Now that the craziest presidential election of our lifetimes is over, Texas political observers can turn their attention to the next big race: Ted Cruz’s attempt to retain his Senate seat. Cruz, an already divisive figure, took a series of hits during the campaign thanks to his on-again, off-again, on-again embrace of Donald Trump. In Texas in particular, many Republicans were angry that he failed to endorse Trump at the Republican National Convention. Things have gotten bad enough that people are now speculating that Cruz may have a serious primary fight in his 2018 Senate contest.

How can Cruz avoid that? We asked veteran Republican consultant Matt Mackowiak, president of the Potomac Strategy Group, to offer some advice to the embattled pol.

Cruz begins any primary challenge with significant advantages: universal name ID, the power of incumbency, a record so conservative that there is literally no room to his right, and massive fund-raising lists. He does, though, have three potential vulnerabilities: the perception that he ran for the Senate to run for president (and will again), that he selfishly hurt Trump, and that he is ineffective in Washington.

Cruz needs to address these weaknesses by working to produce achievements in Congress. His perch on the Senate Commerce Committee offers broad regulatory potential and his seat on the Senate Judiciary Committee gives him an opportunity to pass bipartisan border security legislation.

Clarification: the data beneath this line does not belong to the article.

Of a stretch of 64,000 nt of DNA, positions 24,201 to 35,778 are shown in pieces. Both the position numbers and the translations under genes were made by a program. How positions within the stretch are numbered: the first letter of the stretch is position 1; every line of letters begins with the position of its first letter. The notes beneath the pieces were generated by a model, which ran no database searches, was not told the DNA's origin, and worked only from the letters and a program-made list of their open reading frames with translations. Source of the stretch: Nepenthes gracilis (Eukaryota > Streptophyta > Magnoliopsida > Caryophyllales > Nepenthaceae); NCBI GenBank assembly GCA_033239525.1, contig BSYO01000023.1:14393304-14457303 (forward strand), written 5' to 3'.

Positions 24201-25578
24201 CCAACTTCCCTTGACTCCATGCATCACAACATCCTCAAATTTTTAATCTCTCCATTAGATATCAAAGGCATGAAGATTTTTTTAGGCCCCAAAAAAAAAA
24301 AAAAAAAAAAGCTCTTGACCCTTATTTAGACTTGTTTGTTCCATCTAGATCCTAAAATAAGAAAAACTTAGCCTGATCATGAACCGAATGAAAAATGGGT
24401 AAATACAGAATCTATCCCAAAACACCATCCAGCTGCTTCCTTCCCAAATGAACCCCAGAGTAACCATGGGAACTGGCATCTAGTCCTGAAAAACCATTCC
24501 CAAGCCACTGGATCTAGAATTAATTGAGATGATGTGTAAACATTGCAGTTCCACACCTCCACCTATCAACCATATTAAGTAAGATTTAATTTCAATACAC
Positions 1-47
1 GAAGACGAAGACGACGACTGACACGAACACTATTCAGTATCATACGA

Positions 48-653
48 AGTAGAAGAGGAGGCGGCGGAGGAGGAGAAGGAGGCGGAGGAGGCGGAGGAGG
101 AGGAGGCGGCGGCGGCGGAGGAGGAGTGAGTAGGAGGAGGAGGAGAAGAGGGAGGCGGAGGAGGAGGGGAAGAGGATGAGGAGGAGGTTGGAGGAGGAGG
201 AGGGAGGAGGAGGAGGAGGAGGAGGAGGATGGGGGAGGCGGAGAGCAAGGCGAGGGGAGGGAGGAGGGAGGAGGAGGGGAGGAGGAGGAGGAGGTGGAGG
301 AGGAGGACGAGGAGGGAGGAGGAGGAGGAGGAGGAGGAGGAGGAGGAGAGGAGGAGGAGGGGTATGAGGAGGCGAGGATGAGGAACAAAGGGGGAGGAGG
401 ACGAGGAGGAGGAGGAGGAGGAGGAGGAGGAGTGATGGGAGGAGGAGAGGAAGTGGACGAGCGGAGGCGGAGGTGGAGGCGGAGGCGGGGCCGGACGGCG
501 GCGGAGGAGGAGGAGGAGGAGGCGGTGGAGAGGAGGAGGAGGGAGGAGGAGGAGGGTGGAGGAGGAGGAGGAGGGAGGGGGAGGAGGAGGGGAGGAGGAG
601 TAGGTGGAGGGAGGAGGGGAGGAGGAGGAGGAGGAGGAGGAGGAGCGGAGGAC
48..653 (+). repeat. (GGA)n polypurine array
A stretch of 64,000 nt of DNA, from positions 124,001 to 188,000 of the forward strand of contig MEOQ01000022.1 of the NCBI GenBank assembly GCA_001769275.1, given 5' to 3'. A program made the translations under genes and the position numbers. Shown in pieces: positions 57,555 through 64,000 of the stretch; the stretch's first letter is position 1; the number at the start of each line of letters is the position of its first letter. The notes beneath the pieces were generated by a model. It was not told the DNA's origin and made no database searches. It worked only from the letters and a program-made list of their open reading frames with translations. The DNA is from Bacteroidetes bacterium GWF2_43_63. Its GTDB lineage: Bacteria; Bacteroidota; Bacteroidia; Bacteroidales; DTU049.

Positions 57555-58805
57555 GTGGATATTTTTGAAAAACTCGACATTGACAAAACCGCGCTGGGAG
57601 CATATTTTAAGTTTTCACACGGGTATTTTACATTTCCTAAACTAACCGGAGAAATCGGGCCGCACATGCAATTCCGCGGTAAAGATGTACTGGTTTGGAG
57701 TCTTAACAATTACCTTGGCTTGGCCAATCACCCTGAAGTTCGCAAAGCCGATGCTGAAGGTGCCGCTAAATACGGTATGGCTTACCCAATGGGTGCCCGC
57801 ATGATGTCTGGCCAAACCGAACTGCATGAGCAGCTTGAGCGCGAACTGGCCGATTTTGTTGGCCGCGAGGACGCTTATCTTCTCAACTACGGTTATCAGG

He must also repair broken relationships on Capitol Hill. To that end, he recently transferred $100,000 from his own campaign fund to help elect Republicans to the Senate, and in October he co-hosted major fundraisers for Senate colleagues.

Cruz must also begin raising money immediately and aggressively; strengthen his statewide organization, which hasn’t been fully mobilized since 2012; and convince his most ardent critics—major GOP donors in Texas—that he will work assiduously for the state’s economic and constituent interests and listen more closely to their concerns.

As for potential challengers, all eyes are on Congressman Michael McCaul, who looks good on paper: he’s a recognized leader on national security and border security, he has achievements he can sell, and his district includes the Austin and Houston media markets.

McCaul may ultimately pass, because he likely doesn’t want to give up his safe congressional seat or his valuable Homeland Security Committee chairmanship. The price to run is high.

Cruz needs to remind him, and any other circling vultures, exactly how high.